Britons: The Parliament Should Continue Working Remotely

parliament in favor of working remotely
Photo by Joakim Honkasalo on Unsplash

According to a new poll, a little more then half of all Britons are in favor of the Parliament to continue working remotely post the pandemic.

51% of those who were surveyed were in favor of MPs to be able to participate in debates and vote on legislation remotely. 35% said that the MPs should be present in Parliament for debates and vote on new laws.

The research was carried out for the John Smith Centre at Glasgow University. It was found that nearly 61% believed that working remotely at Parliament would encourage more women and other people who have caring responsibilities to be more interested in becoming MPs.

64% of those who were surveyed said that this change would allow rural areas’ MPs to
get more done.

The John Smith Centre was named after the late Labor leader. Director, Kezia Dugdale, in favor of working remotely said that it should not be considered normal to demand that parliament workers, including the members of the UK and Scottish parliaments, must travel hundreds of miles for every vote.

She rightly said so, as it is not reasonable and working remotely is only more practical in such scenarios.

The House of Commons and Holyrood have also used the remote working model during the pandemic.

“As much as we all crave going back to normal, we should be asking ourselves and our leaders if that idea of normal was really good enough. Because it’s not really normal to line up in the aye and no lobbies of Westminster to cast a vote with your whole body. Hours wasted passing legislation packed together like sardines. Neither is it normal to demand MSPs travel from Stranraer and Stromness to the Scottish Parliament in Edinburgh to electronically cast a tight budget vote that we now know could be easily done from a distance. This new polling shows a desire to keep the new way of working that was brought in as a result of COVID restrictions, particularly if it aids rural representation and increases the chances of parliamentarians looking like the country they seek to represent. There’s much work to be done to enhance the effectiveness of parliament’s scrutiny functions, but after the year of innovation we’ve had, making the impossible possible, it’s surely within reach.”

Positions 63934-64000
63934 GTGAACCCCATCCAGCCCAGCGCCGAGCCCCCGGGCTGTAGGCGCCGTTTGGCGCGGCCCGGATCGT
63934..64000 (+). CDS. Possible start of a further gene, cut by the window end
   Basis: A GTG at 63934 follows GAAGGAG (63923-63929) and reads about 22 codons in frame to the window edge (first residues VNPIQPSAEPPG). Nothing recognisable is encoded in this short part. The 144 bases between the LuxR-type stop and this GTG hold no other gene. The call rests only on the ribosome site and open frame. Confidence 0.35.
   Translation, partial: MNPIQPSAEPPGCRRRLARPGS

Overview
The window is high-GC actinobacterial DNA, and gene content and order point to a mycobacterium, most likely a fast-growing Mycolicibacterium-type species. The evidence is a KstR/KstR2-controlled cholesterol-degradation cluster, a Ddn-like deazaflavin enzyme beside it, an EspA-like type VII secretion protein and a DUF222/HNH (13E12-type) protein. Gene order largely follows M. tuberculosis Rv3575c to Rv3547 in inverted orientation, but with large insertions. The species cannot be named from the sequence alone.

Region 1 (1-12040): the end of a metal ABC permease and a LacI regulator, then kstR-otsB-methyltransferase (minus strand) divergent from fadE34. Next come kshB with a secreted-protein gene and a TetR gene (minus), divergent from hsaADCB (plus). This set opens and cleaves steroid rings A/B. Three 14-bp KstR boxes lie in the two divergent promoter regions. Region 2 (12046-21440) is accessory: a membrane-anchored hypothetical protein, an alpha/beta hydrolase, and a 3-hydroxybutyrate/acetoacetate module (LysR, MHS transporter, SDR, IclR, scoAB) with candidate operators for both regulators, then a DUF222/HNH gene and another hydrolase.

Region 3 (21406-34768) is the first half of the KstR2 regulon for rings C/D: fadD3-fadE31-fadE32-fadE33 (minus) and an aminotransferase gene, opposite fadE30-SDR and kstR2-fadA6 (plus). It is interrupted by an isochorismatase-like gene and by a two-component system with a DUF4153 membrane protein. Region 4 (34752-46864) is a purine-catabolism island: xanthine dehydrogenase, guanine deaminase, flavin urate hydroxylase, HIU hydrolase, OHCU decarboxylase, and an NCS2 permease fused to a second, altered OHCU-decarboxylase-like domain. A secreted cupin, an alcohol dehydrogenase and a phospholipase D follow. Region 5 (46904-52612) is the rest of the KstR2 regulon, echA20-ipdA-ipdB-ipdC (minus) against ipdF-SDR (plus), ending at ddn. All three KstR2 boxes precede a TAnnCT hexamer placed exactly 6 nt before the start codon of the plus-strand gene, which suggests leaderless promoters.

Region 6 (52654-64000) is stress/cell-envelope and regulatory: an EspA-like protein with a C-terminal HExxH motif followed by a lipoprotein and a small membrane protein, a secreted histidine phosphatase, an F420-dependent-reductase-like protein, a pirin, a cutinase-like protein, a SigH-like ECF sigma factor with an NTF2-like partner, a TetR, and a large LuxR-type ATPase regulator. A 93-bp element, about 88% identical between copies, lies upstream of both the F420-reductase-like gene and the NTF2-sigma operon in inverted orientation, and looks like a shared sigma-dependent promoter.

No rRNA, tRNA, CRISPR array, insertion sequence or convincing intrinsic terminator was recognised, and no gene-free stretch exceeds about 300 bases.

Kezia Dugdale, Director of The John Smith Centre

This surely does look like a ray of hope as working remotely for the parliament workers could mean more efficiency and lesser wastage of time. Remote work is a more practical solution with or without the pandemic.

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